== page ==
The Closeness of God
Since we started reading Vayikra, I’ve been waiting for a chance to argue with my friend and teacher, Rabbi Billy Dreskin. We’ve worked together for years, and we often disagree. But we always learn from each other. His recent d’var torah is a perfect example. Billy is absolutely right in saying that many of us are looking for a closer relationship with God, and that there are only two prayers for closeness in the entire Siddur. But he’s also wrong.
This past year, as a result of some difficult times in my life, I’ve started davening two or three mornings a week. I don’t rush it, but I don’t get lost in modern readings, either. I chant the Hebrew prayers slowly and carefully, allowing them to change me. And within a few minutes, I feel that God is present.
I start with Ma Tovu, and I think of how much goodness my work with my congregation has given me – of all the times when I have walked into my synagogue and found joy and wonder and the chance to make someone else’s life richer. And I realize that the tents of Jacob and the dwelling places of Israel have given meaning to my life.
And I recite the prayer for our bodies – thanking God for making the closed places closed and the open places open, and remembering that without God’s help, I would not even be able to stand. I have never had to deal with severe illness. But there have been narrow places in my life, and tragedies that I’ve had to deal with. I look back on my life, and on my own gifts and talents and the people who’ve helped me, and I realize that it doesn’t add up. I simply could not have gotten this far on my own. At every step of my life, God was helping me to stand.
And I say the blessings for daily miracles, remembering the times when God gave me strength, thanking God for helping me to stand, and for planting a little of his Godliness in each of us, and for one of the most gifts of all: for making me a Jew.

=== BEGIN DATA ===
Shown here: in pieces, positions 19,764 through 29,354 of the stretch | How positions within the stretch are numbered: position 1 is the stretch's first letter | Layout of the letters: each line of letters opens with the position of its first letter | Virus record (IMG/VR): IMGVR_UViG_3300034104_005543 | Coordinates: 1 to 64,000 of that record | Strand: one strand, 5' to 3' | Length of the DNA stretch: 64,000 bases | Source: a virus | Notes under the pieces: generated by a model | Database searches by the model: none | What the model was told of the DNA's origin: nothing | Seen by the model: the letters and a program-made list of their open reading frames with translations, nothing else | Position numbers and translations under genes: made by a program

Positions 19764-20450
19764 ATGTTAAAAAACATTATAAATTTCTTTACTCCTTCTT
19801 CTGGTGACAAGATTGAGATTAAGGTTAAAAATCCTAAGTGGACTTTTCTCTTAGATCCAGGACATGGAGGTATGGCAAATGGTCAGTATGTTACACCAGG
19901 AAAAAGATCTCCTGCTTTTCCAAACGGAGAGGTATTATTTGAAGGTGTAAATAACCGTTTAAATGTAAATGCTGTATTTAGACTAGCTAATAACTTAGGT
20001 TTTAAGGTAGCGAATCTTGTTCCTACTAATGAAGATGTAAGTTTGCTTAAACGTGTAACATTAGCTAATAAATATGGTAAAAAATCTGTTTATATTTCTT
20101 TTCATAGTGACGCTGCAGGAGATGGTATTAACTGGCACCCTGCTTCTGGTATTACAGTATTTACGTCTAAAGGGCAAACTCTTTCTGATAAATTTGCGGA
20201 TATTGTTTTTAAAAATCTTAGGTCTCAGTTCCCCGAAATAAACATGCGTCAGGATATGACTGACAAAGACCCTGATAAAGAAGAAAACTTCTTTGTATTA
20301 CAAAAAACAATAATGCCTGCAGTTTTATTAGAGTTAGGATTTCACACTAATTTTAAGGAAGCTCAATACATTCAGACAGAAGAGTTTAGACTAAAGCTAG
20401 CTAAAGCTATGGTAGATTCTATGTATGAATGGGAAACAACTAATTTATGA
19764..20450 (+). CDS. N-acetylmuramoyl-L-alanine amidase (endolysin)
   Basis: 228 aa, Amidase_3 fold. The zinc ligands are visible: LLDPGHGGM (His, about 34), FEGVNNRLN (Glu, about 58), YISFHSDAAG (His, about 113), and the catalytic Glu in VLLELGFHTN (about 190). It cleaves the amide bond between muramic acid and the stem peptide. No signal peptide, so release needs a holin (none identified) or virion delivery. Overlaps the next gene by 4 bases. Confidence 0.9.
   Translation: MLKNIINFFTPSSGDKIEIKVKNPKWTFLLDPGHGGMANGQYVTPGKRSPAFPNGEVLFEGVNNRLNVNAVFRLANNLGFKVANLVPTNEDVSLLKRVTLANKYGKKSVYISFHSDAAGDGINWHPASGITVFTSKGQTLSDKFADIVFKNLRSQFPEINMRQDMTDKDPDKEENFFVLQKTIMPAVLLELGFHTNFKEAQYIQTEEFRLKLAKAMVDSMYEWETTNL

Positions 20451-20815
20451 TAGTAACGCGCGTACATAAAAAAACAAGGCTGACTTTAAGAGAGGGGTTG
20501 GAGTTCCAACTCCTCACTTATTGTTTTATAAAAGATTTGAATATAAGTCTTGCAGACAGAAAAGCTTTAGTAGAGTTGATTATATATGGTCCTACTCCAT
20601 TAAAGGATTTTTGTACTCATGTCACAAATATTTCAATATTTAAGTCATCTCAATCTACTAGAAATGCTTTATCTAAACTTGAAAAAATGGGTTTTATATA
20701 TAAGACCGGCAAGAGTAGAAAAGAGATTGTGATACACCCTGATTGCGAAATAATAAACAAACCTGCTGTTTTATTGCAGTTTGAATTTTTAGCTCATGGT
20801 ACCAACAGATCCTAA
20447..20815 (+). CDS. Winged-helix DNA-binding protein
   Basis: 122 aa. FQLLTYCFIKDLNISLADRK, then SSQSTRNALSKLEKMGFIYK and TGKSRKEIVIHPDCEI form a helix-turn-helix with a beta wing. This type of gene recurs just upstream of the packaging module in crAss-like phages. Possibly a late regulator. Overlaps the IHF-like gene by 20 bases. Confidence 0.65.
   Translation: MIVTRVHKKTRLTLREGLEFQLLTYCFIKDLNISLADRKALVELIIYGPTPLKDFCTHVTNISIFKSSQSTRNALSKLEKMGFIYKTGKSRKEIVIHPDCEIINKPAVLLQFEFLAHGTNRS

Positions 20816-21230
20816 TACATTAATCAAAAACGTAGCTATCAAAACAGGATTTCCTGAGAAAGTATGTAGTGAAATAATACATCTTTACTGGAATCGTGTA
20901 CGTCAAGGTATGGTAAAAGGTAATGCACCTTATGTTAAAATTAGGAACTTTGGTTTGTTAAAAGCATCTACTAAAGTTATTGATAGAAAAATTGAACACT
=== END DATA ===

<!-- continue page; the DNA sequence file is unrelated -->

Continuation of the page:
And then comes the piece de ’resistance: the blessing for Torah study, reminding me that Torah has been a beacon of hope and a tower of strength at every moment of my life. And Elu Devarim, which reminds me that there is a life style that brings me infinite rewards – a life style of caring and simple acts of kindness – a lifestyle that I would never have discovered without God’s Torah.
Rabbi Dreskin is right: There are only two prayers in the entire Siddur that ask God to come closer. But now, after years of study, after years of building community, I have discovered that God was close to me all along – in every moment, in every sacred act, in every word of the Siddur.
Perhaps the problem is that we have to dig beneath the surface – to reframe the words of the Siddur in ways that capture our souls and connect to our stories. But perhaps the problem is very different. Perhaps, we’re looking for magic words that will somehow change God – a magic formula that somehow says, “God, I need you close to me. Come over here, now!” If those are the words we’re looking for, we’ll never find them in the Siddur. And when you think about it, changing God is a lot to ask. But we can struggle with the words, and we can work to lead more meaningful Jewish lives, and with effort, we can find meaning in the Siddur. It’s not an easy journey, and no one else can do it for us. But ultimately, we can allow God to change us, and we can realize that God was here all along.